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  • The Svātantrika-Prāsaṅgika Distinction: What Difference Does a Difference Make?
  • William Edelglass
The Svātantrika-Prāsaṅgika Distinction: What Difference Does a Difference Make? Edited by Georges B. J. Dreyfus and Sara L. McClintock. Boston: Wisdom Publications, 2003. Pp. viii + 398.

As early as Bhāvaviveka (sixth century), Indian Buddhist doxographers situated important philosophers in schools and sub-schools characterized by adherence to distinct views, thereby providing a coherent, hierarchical presentation of the Buddha's teaching. In Tibet this practice continued and gained considerable importance: the pedagogical and hermeneutical significance of ordering texts occasioned widespread doxographical literary production.1 The doxographical projects, in which the systematic understanding of unchanging 'tenets' was privileged over the singular views of individual authors, were highly contested. Much of the disagreement was due to the multiplicity of interpretations bound to arise during a millennium of intellectual exchange. Doxographical hierarchy set the parameters of intellectual discourse, and thus the classification of tenets was not simply a matter of historical interest. Traditions were constructed in such a way that one's own thought would conform to an acceptable view, to say nothing of the complex relationship between political power and religious doctrine in Tibet. Despite the contested status of Tibetan doxographical categories, the classifications and distinctions that order much contemporary Western scholarship on Mahāyāna Buddhism in India were inherited from Tibet. Until recently, even the best research often uncritically employed dominant Tibetan classifications as basic interpretive categories and was thus able to bring order to an enormous body of literature.

The most philosophically significant and vigorously contested classification in Tibetan doxography is the distinction between the Rang rgyud pa and the Thal 'gyur ba (sanskritized by modern scholars as 'Svātantrika' and 'Prāsaṅgika', respectively). The original locus of the discussion is three Indian commentaries on Nāgārjuna's (second century) Mūlamadhyamakakārikā. Buddhapālita (fifth-sixth centuries), in what is the oldest extant commentary on the Mūlamadhyamakakārikā by a known author, followed Nāgārjuna's reductio ad absurdam form of argumentation, leading from the opponent's premise to an untenable consequence (prasaṅga, thal 'gyur). Shortly thereafter Bhāvaviveka claimed that for every prasan .ga argument in Nāgārjuna's text there is an unstated positive argument, and he criticized Buddhapālita for not utilizing the new methods of Buddhist logic to demonstrate the validity of Madhyamaka thought. Bhāvaviveka argued that Mādhyamikas ought to present formal probative (prayoga; sbyor ba) and autonomous (svatantraprayoga; rang rgyud kyi sbyor ba) arguments and argued that inferential reasoning was necessary to establish the Madhyamaka view of emptiness. Candrakīrti (seventh century) then defended Buddhapālita, insisting that prasaṅga arguments were the only fitting method for a Mādhyamika because they do not require the affirmation of inherent nature. Roughly five centuries later, although Madhyamaka had already been divided according to a variety of classifications in India and Tibet, some Tibetan scholars retroactively characterized Bhāvaviveka as the founder of the Svātantrikas and Candrakīrti as the [End Page 415] founder of the Prāsaṅgikas. Tsong kha pa (1357-1419), the most famous proponent of the Svātantrika-Prāsaṅgika distinction, believed this debate was about more than methodological or epistemological questions: because autonomous argumentation requires inherently existing objects, even if only conventionally, he claimed that Svātantrikas were crypto-realists who deviated from Nāgārjuna's radical understanding of emptiness.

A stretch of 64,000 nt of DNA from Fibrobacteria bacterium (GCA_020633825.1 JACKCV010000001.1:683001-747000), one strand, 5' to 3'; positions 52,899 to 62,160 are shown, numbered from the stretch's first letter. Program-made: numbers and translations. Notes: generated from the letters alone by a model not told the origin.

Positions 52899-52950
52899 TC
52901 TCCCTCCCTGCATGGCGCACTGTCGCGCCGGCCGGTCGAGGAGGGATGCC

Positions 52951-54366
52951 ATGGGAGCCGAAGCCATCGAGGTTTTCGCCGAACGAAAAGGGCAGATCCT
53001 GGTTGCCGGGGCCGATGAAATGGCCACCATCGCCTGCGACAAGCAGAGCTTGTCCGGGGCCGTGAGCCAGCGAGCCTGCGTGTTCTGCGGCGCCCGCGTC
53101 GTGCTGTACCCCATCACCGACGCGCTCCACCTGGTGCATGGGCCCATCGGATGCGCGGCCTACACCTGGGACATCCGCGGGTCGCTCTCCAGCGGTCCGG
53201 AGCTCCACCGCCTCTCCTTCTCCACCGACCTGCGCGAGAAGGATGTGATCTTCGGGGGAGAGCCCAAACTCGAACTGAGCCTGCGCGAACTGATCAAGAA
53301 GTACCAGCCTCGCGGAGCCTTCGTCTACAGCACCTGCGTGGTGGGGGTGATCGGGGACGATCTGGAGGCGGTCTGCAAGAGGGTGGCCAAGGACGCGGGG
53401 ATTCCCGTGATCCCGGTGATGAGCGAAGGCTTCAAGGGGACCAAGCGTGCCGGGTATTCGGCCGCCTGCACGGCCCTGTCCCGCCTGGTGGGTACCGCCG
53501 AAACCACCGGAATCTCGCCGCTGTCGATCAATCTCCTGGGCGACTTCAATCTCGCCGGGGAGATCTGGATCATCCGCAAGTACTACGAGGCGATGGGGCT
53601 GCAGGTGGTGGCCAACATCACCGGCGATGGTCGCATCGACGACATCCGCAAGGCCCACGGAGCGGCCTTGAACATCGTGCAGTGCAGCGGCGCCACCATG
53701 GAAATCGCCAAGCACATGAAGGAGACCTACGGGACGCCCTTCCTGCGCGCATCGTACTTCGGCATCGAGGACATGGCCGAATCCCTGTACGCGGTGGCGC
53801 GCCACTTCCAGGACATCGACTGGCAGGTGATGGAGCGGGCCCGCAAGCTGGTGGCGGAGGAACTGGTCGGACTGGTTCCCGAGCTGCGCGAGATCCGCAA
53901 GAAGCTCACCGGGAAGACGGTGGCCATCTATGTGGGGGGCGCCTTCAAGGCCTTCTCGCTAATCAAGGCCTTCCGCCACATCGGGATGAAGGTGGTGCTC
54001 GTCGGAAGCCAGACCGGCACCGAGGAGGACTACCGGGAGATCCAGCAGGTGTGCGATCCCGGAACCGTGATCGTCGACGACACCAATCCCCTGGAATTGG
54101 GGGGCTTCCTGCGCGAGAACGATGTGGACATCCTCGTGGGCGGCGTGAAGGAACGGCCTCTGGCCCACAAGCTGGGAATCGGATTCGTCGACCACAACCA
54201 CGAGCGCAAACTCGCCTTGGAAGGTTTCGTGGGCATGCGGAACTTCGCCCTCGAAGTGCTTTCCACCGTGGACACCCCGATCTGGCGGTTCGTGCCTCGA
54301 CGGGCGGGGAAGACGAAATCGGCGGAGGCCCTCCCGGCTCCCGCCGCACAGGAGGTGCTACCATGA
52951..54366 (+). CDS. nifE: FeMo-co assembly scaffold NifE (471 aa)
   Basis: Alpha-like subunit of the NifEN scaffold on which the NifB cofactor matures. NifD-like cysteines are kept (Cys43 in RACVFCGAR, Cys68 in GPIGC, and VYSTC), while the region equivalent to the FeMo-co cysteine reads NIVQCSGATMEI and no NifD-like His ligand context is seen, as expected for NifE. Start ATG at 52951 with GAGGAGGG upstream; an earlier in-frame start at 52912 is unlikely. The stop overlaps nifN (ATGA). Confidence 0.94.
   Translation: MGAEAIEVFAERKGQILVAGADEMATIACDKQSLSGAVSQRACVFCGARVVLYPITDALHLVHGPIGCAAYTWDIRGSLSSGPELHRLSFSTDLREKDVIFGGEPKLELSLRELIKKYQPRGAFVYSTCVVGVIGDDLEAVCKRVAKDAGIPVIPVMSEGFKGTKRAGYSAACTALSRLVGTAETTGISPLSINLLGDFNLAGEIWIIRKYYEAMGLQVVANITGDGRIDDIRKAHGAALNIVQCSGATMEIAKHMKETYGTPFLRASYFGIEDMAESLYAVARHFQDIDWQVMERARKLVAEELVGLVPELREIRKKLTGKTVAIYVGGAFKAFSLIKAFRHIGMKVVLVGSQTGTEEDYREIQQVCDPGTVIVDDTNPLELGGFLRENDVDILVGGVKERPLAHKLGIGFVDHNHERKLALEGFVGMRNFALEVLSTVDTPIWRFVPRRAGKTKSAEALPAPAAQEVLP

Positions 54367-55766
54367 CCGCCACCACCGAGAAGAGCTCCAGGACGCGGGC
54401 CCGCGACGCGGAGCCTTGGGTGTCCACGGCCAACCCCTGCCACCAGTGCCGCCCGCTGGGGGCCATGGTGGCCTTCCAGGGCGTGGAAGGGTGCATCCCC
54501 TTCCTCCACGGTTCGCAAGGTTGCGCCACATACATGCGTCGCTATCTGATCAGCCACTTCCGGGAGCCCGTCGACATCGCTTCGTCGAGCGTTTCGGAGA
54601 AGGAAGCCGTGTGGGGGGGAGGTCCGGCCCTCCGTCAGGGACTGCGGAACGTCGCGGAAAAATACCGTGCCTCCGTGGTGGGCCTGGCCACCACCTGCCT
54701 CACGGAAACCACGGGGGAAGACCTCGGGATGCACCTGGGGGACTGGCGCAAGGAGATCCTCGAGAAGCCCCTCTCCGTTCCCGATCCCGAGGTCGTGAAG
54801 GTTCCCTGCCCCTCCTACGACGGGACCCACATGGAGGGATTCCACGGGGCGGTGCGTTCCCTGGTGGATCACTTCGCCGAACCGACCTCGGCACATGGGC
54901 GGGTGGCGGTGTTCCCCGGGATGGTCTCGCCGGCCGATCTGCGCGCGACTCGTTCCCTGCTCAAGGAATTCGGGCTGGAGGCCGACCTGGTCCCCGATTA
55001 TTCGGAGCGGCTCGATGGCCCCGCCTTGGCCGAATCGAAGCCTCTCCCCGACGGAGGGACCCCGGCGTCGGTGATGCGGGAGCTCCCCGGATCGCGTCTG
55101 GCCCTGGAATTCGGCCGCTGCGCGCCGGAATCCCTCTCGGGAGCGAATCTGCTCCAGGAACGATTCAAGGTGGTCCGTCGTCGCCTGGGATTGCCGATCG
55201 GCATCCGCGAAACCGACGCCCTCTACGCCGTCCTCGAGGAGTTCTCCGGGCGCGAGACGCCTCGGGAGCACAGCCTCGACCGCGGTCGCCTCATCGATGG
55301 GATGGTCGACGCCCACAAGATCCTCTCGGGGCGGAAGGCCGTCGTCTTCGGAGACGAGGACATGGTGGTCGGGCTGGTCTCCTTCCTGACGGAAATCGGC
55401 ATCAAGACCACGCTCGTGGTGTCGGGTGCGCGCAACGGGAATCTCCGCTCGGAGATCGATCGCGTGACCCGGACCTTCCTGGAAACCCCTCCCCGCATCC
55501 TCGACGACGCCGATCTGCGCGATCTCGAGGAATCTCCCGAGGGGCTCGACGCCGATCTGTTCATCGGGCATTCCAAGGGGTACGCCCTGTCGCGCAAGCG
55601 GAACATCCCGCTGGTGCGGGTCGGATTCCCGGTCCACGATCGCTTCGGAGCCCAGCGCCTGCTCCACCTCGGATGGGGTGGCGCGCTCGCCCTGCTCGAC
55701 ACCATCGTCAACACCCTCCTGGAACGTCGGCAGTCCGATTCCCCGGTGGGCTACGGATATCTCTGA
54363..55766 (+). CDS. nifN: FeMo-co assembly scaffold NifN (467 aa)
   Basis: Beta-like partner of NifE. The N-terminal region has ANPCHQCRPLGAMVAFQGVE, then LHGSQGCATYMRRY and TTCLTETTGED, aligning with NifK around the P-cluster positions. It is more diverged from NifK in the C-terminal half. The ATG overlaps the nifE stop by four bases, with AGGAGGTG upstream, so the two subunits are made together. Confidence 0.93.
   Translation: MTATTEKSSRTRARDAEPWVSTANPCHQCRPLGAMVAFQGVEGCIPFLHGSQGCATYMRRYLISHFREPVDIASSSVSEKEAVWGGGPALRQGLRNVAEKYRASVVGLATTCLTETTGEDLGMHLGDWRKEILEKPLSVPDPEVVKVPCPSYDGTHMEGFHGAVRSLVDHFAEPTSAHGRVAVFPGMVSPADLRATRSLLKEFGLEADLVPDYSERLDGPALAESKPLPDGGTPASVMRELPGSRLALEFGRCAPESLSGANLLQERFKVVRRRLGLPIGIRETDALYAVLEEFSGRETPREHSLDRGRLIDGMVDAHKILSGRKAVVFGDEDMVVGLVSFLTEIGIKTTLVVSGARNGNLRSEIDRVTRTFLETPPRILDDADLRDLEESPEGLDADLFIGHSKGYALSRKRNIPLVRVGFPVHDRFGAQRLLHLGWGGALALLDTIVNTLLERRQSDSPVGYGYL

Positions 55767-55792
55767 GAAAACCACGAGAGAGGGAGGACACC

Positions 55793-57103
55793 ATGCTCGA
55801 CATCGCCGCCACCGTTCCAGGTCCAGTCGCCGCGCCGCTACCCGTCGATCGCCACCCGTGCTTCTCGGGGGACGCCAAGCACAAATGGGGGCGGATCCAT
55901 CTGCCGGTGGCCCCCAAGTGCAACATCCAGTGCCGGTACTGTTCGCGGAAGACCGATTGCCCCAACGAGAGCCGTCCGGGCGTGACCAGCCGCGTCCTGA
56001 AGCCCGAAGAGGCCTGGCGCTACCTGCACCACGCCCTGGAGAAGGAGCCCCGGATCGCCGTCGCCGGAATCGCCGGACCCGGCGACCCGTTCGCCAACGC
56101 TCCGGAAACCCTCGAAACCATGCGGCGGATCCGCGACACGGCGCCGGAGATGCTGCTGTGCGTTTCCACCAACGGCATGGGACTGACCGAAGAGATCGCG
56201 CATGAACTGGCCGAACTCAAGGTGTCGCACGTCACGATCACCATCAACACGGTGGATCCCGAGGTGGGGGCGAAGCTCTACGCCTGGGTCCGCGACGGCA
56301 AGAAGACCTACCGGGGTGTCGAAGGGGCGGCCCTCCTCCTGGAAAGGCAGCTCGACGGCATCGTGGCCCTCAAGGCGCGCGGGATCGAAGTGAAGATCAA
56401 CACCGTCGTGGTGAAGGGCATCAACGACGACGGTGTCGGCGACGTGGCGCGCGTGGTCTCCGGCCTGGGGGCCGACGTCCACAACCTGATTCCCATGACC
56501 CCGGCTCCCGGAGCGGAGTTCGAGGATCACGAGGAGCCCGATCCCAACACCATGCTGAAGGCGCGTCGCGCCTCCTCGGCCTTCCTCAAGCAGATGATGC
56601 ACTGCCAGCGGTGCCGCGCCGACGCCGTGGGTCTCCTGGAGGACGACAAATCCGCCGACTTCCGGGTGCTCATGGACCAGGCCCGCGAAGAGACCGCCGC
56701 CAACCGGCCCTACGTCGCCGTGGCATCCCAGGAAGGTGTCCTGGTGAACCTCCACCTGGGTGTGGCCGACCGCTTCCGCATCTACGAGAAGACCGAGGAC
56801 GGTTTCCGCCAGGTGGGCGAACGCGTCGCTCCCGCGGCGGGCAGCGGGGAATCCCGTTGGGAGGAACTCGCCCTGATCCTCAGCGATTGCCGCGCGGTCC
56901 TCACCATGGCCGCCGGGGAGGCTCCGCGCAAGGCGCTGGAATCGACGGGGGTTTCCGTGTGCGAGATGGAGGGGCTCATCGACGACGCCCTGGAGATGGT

Tsong kha pa's analysis of the Svātantrika-Prāsaṅgika distinction, and therefore Madhyamaka philosophy in general, came to dominate Western scholarly research. However, in the last few decades there has been considerable exploration of the forces and influences that contributed to the emergence of conflicting Tibetan doxographical systems.2 This research program has been significantly furthered with the publication of The Svātantrika-Prāsaṅgika Distinction: What Difference Does a Difference Make? Because the Svātantrika-Prāsaṅgika distinction is a Tibetan conceptual construction based on Indian commentaries, an understanding of the issues involved requires a careful analysis of the Indian sources, an investigation of the growth of the various doxographies in Tibet...


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